Monday, August 30, 2010
I did it! I took part in my first cycling event today and absolutely loved it - the 50km Sean Kelly Cruise in the Tour of Waterford 2010. Long-time readers of this blog will know that hubby Jan did this cycling challenge for the past few years and I have been on the sidelines to cheer him on and welcome him past the post last year, which is documented here.
This year was different though. I got a bike for my birthday in March, and you can read about it here - it's a lovely lipstick red Hybrid Kelly's Kappa bike, part touring, parttown bike. Suits me to a tee, and I even got a basket much to the horror of the cycling purists in the family. It's black wire mesh and detaches from a small fitting on the handlebars, and is perfect for those little forgotten messages (= things from the shop - a peculiar Hiberno-English-ism which tends to confuse anyone unfamiliar with our oft-obscure terminology). I knew Jan was planning his assault on the 90km Coastal Route, which was pretty daunting as it traversed plenty of steep climbs which would challenge the pros, let alone the amateur enthusiast. I wondered whether I'd be able for the 50km and decided to get a bit of training done. Shayne, our eldest son, decided to go on this one too, using his dad's old racer.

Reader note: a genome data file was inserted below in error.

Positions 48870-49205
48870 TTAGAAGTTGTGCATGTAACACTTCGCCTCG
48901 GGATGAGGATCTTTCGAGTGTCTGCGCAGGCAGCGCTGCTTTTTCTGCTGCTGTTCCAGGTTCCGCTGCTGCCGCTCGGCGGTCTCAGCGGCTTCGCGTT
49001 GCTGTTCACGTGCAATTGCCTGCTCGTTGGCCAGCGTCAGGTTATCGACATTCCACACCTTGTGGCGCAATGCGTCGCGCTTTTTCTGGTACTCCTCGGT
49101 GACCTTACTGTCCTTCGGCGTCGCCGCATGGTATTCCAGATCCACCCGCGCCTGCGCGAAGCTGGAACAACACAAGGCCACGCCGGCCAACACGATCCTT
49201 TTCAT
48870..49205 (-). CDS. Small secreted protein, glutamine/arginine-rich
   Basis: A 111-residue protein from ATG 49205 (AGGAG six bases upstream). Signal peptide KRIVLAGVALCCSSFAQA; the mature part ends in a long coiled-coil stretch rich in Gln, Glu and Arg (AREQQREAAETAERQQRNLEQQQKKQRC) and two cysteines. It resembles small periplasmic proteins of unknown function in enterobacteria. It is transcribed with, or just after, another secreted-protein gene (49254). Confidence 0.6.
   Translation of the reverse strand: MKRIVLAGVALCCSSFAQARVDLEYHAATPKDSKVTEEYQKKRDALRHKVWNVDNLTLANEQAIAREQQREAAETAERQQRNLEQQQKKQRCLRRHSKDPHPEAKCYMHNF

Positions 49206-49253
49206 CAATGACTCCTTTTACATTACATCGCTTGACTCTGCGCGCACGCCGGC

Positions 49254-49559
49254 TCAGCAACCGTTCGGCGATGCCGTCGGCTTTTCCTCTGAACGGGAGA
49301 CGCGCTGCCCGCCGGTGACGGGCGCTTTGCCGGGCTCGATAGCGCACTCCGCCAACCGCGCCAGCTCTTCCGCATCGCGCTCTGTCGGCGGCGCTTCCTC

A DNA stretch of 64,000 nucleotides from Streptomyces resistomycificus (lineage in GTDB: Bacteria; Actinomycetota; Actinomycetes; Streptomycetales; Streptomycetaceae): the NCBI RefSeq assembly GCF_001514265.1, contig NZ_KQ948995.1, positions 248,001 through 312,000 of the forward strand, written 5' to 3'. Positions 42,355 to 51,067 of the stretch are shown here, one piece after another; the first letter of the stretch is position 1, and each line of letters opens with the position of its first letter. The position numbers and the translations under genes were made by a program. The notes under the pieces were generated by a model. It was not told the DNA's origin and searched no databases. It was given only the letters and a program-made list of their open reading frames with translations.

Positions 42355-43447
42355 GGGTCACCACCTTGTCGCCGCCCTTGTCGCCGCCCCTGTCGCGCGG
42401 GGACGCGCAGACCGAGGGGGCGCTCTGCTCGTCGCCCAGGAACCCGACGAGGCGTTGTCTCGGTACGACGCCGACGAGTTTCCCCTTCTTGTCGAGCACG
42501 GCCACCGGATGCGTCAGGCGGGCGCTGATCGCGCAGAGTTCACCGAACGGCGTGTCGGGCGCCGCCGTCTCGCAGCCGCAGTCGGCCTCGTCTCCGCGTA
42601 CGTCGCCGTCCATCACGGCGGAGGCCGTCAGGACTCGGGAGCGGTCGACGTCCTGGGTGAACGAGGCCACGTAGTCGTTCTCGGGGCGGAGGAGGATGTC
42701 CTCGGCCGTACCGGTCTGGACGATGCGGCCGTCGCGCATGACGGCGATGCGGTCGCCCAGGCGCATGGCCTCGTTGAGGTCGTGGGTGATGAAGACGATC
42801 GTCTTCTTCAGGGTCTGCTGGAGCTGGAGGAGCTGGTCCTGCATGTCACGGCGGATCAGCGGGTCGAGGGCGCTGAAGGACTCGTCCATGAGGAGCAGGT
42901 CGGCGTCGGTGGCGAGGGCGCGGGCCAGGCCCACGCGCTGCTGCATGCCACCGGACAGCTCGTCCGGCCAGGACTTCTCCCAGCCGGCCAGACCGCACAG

So since June/July I've been cycling regularly, about three times a week, from a 15km cycle a couple of evenings after work to a longer one at weekends - the longest being39km. Not alone did I surprise myself at my ability to cope with the longer runs, but I felt great afterwards, despite being exhausted when I came home at first. My stamina improved very quickly as did my speed andIenjoyed seeing the proof of my progress when Jan logged it onto a nice Excel spreadsheet with line graphs as evidence. For example (without getting pedantic or too boring!) the first 15km I did took just over an hour, whereas now I can do it in about 50minutes. I knocked 9 mins off a 22km run in the space of three weeks, which I felt very smug and virtuous about. I got plenty of encouragement from Jan and the family and also colleagues at work, some of whom were participating themselves or had family members taking part.